That's the message Doug Head has delivered as he seeks support in his bid to become mayor pro tem in the city.
It's also the message he has received from citizens during the campaign.
"The people in the city are interested in seeing the city and county work together, to cooperate," Head said.
The most pressing issue, Head said, remains the economy. He said the first step to improvement is the development of a plan that includes widespread involvement and support. He notes the community has already had some success along those lines. Consultants hired by the Thomaston-Upson Industrial Development Authority several years ago presented a report filled with action steps toward economic development. The Development Authority then named an advisory council to move forward with that plan.
"Several issues have been addressed, including hiring an economic development director and planning the new speculative building," he said. "Now, it's time for to pull people from the city, county, Industrial Authority, Chamber, Downtown Development and other organizations to outline the issues we now face and develop a plan to resolve those issues."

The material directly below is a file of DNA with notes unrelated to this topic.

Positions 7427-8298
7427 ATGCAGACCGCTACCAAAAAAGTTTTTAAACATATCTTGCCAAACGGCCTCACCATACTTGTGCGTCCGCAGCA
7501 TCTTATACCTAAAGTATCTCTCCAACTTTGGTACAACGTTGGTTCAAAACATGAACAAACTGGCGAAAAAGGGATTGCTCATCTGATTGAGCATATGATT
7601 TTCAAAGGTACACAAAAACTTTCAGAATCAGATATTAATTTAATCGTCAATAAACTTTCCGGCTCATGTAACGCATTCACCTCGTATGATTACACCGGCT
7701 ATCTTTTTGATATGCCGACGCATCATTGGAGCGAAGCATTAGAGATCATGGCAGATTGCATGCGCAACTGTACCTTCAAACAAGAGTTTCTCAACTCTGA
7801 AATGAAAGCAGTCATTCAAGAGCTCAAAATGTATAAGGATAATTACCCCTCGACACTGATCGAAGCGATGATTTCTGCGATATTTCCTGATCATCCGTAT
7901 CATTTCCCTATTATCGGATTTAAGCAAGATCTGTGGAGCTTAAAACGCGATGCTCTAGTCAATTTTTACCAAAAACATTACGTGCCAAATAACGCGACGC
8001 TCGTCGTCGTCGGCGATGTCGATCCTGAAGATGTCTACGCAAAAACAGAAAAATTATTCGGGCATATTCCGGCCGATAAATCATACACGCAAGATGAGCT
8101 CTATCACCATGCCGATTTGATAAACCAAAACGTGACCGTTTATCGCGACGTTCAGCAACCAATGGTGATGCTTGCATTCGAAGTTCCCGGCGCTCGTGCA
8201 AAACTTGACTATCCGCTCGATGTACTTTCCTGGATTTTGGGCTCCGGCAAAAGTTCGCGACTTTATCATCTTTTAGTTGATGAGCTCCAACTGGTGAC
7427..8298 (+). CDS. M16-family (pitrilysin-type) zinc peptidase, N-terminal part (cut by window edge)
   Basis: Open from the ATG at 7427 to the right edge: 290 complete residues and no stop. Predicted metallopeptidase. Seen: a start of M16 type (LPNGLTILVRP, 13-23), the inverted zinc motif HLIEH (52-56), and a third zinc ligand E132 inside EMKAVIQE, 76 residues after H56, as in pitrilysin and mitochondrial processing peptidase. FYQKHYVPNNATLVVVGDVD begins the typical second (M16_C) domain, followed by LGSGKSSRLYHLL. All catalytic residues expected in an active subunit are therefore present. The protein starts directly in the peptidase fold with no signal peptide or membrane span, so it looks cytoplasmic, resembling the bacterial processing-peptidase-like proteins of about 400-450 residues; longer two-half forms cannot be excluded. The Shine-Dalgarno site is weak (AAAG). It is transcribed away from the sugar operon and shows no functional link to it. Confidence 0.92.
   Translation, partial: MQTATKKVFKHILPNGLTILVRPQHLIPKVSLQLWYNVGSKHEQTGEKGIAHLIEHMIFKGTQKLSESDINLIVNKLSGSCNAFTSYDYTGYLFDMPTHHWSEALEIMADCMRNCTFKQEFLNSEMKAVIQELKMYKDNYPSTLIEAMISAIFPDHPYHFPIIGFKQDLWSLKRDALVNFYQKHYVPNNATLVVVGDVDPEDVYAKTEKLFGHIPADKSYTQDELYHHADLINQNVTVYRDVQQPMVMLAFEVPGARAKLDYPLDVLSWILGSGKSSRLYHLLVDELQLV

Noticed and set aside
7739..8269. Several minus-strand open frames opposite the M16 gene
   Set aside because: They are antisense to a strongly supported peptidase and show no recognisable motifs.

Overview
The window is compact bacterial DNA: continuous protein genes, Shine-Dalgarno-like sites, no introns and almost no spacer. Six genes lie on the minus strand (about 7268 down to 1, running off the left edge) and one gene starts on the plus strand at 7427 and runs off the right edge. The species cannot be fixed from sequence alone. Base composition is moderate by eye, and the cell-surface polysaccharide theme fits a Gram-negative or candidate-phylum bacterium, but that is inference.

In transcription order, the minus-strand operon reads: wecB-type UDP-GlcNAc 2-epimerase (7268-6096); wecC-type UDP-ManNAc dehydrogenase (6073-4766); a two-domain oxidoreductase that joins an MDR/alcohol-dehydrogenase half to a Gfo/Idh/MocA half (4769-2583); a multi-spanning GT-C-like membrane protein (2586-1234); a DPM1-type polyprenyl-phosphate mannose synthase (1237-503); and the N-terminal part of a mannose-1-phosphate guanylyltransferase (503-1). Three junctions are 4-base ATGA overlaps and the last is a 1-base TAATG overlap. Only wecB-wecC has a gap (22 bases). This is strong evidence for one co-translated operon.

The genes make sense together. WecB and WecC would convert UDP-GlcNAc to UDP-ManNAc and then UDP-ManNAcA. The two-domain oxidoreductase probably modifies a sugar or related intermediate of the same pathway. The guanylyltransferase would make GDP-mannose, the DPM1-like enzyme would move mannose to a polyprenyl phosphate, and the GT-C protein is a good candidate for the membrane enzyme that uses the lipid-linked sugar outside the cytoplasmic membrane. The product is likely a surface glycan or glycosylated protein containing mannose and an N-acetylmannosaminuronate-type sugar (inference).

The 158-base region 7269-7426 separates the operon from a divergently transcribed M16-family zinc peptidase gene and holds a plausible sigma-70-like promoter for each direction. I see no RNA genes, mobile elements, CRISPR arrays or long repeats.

Head believes working together, the community can overcome the economic challenges we now face.
"Some of our problems are not going to be easily solved, but if we develop a plan and then work together, we can reach long-term solutions," he said. "We can do much more together than we can if we try to attack our problems individually."
Developing a comprehensive community plan is a daunting task, but Head said the effort will pay off for citizens.
"We've got to begin to think about what we want for our community and we have to work toward that vision," he said. "We can't just wait and see what happens."
He added, "In the end, it's all about economic development, and that has to begin with good leaders who are less interested in how we differ and more interested in how we can work together to solve problems. I am committed to working together."
Head is an officer with Bank of Upson and has extensive experience in finance. He also has served the community on the Downtown Development Authority and in many civic and church organizations.
In campaigning in the community, he said he has met people who continue to have a difficult time after the economic downtown that came with the closing of Thomaston Mills.
"It's easy to think our community has come through all of that pretty well, and we have as a whole, but there are a lot of people who haven't. We've got to get our act together to help provide those people with jobs so they can feed their families, pay for their homes and improve their lives."
The campaign itself, Head said, has been a good experience.
"I love people and I love to hear their stories and learn about their lives. Talking with people one on one is such a pleasure and it allows you to get down to the meat of the matter, and to understand what people's hopes and dreams are. I think that's so important for elected leaders."